Washington Gov. Jay Inslee is asking lawmakers to allocate $10 million in funding for Washington State University’s Institute for Northwest Energy Futures.
The effort to launch the institute began in the spring of 2022. The new support would help pay for a lease-to-own building, an institute director, five scientists and five graduate students. The institute is located on WSU’s Tri-Cities campus in Eastern Washington. Some of the dollars are also earmarked for faculty and graduate students at WSU’s main Pullman campus.
The nascent institute could focus on a variety of technologies, many of which are already being researched by WSU scientists, said Sandra Haynes, WSU Tri-Cities chancellor, at an event on Monday announcing the request.
That includes biofuels, next-generation nuclear reactors, power transmission on the electrical grid, energy storage and batteries, and green hydrogen fuels.
“The sky’s the limit at WSU and Tri-Cities,” Inslee said. “Let’s go build a future right here in the Northwest.”
Inslee will be releasing his complete 2023-’25 budget proposal Wednesday in Olympia, but gave a sneak peak earlier this week. Climate change and clean energy have long been focal points for Inslee, who made a bid for president in the last election running on a climate platform.
State lawmakers begin convening in January and will pass a two-year budget during a legislative session that’s scheduled to run until April.
Washington state is home to dozens of climate technology startups. Companies in fusion energy, nuclear power and batteries have attracted hundreds of millions of dollars in investments in the past couple of years.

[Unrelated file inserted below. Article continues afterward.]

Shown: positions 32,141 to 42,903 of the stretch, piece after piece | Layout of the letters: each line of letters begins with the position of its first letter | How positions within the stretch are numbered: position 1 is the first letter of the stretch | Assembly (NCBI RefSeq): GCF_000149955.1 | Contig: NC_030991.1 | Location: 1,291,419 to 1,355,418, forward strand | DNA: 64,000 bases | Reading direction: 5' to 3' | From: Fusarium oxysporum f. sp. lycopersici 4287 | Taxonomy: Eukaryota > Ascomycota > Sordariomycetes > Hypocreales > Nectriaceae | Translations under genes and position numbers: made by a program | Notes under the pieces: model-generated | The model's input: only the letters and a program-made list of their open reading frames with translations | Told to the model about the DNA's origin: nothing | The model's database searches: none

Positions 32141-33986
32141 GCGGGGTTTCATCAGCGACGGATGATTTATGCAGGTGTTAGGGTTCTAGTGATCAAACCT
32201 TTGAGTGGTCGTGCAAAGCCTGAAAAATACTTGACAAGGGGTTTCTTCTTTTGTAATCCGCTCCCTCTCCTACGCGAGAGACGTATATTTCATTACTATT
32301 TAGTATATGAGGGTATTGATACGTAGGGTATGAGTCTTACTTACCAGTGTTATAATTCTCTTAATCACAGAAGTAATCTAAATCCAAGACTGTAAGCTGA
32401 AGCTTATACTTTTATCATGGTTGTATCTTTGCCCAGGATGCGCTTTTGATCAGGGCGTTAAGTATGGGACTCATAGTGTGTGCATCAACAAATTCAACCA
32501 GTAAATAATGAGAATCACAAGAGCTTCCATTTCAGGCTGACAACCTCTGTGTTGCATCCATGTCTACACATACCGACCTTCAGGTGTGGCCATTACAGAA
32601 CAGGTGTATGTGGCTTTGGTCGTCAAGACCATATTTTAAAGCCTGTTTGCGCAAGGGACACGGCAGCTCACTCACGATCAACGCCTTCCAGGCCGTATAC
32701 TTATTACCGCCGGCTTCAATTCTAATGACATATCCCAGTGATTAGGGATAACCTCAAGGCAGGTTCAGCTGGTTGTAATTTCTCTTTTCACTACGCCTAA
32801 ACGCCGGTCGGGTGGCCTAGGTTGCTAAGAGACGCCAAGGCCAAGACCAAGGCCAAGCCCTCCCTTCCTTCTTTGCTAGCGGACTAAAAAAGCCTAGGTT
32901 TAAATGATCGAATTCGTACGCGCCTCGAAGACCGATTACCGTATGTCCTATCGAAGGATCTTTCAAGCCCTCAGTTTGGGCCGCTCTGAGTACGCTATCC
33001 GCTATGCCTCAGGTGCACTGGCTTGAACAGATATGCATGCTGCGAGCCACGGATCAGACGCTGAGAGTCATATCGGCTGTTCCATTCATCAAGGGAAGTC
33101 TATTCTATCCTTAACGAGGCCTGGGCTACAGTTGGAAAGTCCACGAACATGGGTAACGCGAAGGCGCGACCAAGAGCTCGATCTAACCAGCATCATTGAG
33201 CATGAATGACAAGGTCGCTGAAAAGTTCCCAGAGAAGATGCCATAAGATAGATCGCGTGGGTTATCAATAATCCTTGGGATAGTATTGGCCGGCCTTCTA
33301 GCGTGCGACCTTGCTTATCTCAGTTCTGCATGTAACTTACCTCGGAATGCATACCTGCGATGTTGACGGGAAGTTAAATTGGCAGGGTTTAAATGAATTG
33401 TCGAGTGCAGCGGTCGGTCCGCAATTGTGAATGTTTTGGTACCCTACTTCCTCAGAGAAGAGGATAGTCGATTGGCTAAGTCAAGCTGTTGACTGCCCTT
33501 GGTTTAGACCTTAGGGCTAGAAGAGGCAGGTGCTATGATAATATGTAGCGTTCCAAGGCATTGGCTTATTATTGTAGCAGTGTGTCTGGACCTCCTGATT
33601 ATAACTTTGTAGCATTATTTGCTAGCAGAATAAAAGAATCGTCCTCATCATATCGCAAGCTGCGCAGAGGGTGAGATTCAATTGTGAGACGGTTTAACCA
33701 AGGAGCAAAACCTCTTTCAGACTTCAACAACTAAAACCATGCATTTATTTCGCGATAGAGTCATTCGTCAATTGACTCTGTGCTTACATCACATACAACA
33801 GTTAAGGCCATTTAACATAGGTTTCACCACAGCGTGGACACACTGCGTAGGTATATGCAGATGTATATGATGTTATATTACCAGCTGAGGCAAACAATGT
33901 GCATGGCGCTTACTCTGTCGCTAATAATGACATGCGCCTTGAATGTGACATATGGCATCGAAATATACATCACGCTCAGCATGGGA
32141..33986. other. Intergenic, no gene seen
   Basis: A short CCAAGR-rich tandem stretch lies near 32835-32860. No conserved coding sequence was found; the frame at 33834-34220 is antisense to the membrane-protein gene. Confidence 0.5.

Supporters of the WSU institute called out the Tri-Cities’ strong research and workforce resources, including the area’s high number of engineers.
That’s thanks in large part to the presence of Pacific Northwest National Laboratory and the Hanford Nuclear Reservation. Hanford was founded to aid the World War II effort and is undergoing a lengthy and costly cleanup of radioactive waste. The state’s only commercial nuclear power reactor is also in the Tri-Cities, and X-Energy is pursuing plans to build a next-generation reactor in the area.
The institute has support from the region’s Republican lawmakers, including incoming Sen. Matt Boehnke and retiring Sen. Sharon Brown. Boehnke, who also attended Monday’s announcement, emphasized the importance of the Tri-Cities’ shift from cleanup to clean energy.
“What are we going to be in the next 10, 20, 30 years?” Boehnke said. “It’s the clean energy hub.”